Strong Sun/IBM support and over four million developers
What is it?
In its tenth anniversary year, with claims of 700 million Java-enabled PCs and over four million developers, Java is harder to get a handle on than at any time in its history. Even within the Sun Microsystems-driven mainstream there are dozens of technology initiatives beginning with "J" and Sun has not helped by changing the names of product families almost as often as Microsoft does.
In parallel, there are full open source projects, including the Netbeans and Eclipse Integrated Development Environments, and some semi-open source exercises, like Sun's decision to release the JDK (Java Developer's Kit) 5.0 source through its own Community Source and Java Research Licences.
The newcomer to Java is like a visitor to a town where everybody knows the bus timetables, so nobody bothers to print them.
IBM has probably been more influential than Sun in the promotion and uptake of Java. The two companies recently announced a joint vision for Java until 2016.
Where did it originate?
At Sun in the early 1990s. James Gosling was trying to find a way of developing C++ programmes that could run on the widest range of machines without compiling, and the Java virtual machine (JVM) was born. You can read Gosling's 1996 white paper, The Java language environment, at: java.sun.com/ docs/white/langenv/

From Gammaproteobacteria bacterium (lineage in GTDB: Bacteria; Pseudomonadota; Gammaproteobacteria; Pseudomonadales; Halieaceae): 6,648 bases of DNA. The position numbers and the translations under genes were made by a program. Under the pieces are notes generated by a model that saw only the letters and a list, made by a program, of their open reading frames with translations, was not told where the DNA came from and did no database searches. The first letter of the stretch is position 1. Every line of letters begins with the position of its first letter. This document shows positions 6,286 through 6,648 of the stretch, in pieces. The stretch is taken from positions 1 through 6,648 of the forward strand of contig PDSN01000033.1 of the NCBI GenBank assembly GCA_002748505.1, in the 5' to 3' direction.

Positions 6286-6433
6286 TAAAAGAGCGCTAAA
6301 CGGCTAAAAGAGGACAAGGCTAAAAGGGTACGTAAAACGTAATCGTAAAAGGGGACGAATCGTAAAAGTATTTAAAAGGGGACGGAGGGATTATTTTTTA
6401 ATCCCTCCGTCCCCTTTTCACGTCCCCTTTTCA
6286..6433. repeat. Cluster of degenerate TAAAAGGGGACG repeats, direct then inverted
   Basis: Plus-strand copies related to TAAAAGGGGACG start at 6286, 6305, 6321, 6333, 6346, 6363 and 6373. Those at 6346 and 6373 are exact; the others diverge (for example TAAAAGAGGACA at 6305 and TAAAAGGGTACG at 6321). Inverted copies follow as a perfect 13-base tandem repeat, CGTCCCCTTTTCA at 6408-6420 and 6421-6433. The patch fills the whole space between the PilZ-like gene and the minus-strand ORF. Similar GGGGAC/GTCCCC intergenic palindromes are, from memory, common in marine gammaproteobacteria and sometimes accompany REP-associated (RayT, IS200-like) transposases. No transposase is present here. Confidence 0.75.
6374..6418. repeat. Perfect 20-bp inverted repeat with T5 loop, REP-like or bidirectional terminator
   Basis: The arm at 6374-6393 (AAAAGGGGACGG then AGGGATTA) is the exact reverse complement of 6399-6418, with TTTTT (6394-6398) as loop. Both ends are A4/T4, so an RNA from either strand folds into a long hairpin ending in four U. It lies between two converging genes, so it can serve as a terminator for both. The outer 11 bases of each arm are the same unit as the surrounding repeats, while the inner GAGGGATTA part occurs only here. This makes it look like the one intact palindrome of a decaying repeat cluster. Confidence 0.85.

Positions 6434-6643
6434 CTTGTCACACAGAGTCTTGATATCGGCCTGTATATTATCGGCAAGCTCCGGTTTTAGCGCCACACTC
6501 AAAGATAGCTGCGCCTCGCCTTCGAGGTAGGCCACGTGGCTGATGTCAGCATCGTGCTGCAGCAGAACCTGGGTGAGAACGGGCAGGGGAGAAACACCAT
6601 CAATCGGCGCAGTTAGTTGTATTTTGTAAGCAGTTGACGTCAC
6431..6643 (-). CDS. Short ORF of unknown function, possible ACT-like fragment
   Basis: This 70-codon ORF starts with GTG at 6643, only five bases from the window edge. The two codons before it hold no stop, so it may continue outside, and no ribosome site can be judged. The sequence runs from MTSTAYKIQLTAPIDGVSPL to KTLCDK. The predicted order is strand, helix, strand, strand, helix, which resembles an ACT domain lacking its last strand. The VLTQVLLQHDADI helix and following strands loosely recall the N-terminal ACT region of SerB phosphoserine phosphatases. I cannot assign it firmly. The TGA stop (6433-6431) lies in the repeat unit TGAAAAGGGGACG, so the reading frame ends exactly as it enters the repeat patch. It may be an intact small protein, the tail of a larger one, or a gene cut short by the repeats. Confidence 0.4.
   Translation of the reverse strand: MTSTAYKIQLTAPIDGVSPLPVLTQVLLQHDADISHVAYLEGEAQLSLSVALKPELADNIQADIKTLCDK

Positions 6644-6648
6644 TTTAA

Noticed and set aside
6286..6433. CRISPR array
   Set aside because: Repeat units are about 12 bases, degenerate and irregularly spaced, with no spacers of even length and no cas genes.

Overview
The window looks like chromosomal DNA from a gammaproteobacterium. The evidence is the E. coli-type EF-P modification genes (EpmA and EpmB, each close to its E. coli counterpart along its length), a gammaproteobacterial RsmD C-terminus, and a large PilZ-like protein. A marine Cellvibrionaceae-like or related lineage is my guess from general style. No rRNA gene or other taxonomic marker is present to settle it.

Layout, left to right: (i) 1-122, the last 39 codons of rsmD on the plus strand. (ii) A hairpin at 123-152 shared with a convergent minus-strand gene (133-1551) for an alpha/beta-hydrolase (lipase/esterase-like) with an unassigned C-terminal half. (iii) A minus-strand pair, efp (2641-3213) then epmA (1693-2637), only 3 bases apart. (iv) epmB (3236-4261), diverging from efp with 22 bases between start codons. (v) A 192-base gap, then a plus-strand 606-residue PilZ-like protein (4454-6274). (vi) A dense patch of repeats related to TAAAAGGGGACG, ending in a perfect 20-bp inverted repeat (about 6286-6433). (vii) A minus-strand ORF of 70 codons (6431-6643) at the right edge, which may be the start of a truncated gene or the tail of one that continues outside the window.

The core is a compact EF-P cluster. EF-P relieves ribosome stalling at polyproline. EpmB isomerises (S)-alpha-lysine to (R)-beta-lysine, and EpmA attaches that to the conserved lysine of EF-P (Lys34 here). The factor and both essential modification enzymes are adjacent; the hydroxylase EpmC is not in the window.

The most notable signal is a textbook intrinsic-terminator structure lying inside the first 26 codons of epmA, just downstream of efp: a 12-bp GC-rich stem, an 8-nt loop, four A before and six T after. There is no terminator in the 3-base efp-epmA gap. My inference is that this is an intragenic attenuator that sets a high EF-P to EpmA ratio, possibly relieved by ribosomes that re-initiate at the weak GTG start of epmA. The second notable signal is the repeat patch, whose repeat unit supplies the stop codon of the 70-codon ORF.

What's it for?
Java is both an object-oriented programming language, and a platform. Thanks to the JVM, Java programs are effectively both compiled and interpreted. Java programs can run on any system that has a version of JVM.
Java is used to develop both large-scale server side and client side applications, including mobile clients. Sun claims 708 million Java-powered phones.
What makes it special?
The Java mantra is "write once, run anywhere" - anywhere there is JVM, that is. Other strengths include scalability, from PDA to mainframe.
How difficult is it to master?
Java has a lot in common with C++, and C++ developers can become productive after a week's training. If you don't have this background, it's a good idea to become familiar with object-oriented techniques first.
Five years ago, a Sun Java "evangelist" commented, "making up your mind what portion of the Java platform you want to specialise in is perhaps tougher than learning the language". That's more true now.
Where is it used?
Java has become pervasive, except in the hardcore Microsoft community (and they undoubtedly use services developed with Java). IBM has made Java, with Linux, one of its core technologies.
What systems does it run on?
On all hardware with a JVM, on all sizes of equipment, and in web services. Sun recently released Java Studio Creator 2 IDE, which is based on NetBeans IDE 4.1.
What's coming up?
Sun is providing early access to J2SE 6.0, code-named Mustang, due for release in 2006.